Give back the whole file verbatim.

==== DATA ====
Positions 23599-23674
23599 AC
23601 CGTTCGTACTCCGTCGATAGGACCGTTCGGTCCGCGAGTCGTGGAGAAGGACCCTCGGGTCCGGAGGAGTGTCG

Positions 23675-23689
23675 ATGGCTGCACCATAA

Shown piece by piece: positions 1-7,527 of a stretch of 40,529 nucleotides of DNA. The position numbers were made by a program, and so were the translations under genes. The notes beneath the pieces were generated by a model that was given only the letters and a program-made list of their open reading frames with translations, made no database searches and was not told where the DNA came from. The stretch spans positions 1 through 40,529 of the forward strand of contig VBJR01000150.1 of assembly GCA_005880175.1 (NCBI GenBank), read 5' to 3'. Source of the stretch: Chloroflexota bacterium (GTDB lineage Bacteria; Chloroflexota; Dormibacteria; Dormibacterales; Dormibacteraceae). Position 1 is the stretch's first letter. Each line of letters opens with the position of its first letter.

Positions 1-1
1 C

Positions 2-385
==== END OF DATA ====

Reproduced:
Positions 23599-23674
23599 AC
23601 CGTTCGTACTCCGTCGATAGGACCGTTCGGTCCGCGAGTCGTGGAGAAGGACCCTCGGGTCCGGAGGAGTGTCG

Positions 23675-23689
23675 ATGGCTGCACCATAA

Shown piece by piece: positions 1-7,527 of a stretch of 40,529 nucleotides of DNA. The position numbers were made by a program, and so were the translations under genes. The notes beneath the pieces were generated by a model that was given only the letters and a program-made list of their open reading frames with translations, made no database searches and was not told where the DNA came from. The stretch spans positions 1 through 40,529 of the forward strand of contig VBJR01000150.1 of assembly GCA_005880175.1 (NCBI GenBank), read 5' to 3'. Source of the stretch: Chloroflexota bacterium (GTDB lineage Bacteria; Chloroflexota; Dormibacteria; Dormibacterales; Dormibacteraceae). Position 1 is the stretch's first letter. Each line of letters opens with the position of its first letter.

Positions 1-1
1 C

Positions 2-385